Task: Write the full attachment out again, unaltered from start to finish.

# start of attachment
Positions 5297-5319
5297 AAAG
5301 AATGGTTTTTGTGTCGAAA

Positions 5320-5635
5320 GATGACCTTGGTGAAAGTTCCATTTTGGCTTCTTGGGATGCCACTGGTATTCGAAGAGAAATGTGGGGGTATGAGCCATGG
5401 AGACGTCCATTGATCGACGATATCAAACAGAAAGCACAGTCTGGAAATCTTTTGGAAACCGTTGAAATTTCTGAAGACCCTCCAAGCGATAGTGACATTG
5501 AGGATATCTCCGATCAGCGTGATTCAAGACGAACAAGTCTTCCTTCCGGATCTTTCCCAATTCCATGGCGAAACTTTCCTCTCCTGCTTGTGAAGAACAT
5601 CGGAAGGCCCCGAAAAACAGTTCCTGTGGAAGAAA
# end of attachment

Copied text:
Positions 5297-5319
5297 AAAG
5301 AATGGTTTTTGTGTCGAAA

Positions 5320-5635
5320 GATGACCTTGGTGAAAGTTCCATTTTGGCTTCTTGGGATGCCACTGGTATTCGAAGAGAAATGTGGGGGTATGAGCCATGG
5401 AGACGTCCATTGATCGACGATATCAAACAGAAAGCACAGTCTGGAAATCTTTTGGAAACCGTTGAAATTTCTGAAGACCCTCCAAGCGATAGTGACATTG
5501 AGGATATCTCCGATCAGCGTGATTCAAGACGAACAAGTCTTCCTTCCGGATCTTTCCCAATTCCATGGCGAAACTTTCCTCTCCTGCTTGTGAAGAACAT
5601 CGGAAGGCCCCGAAAAACAGTTCCTGTGGAAGAAA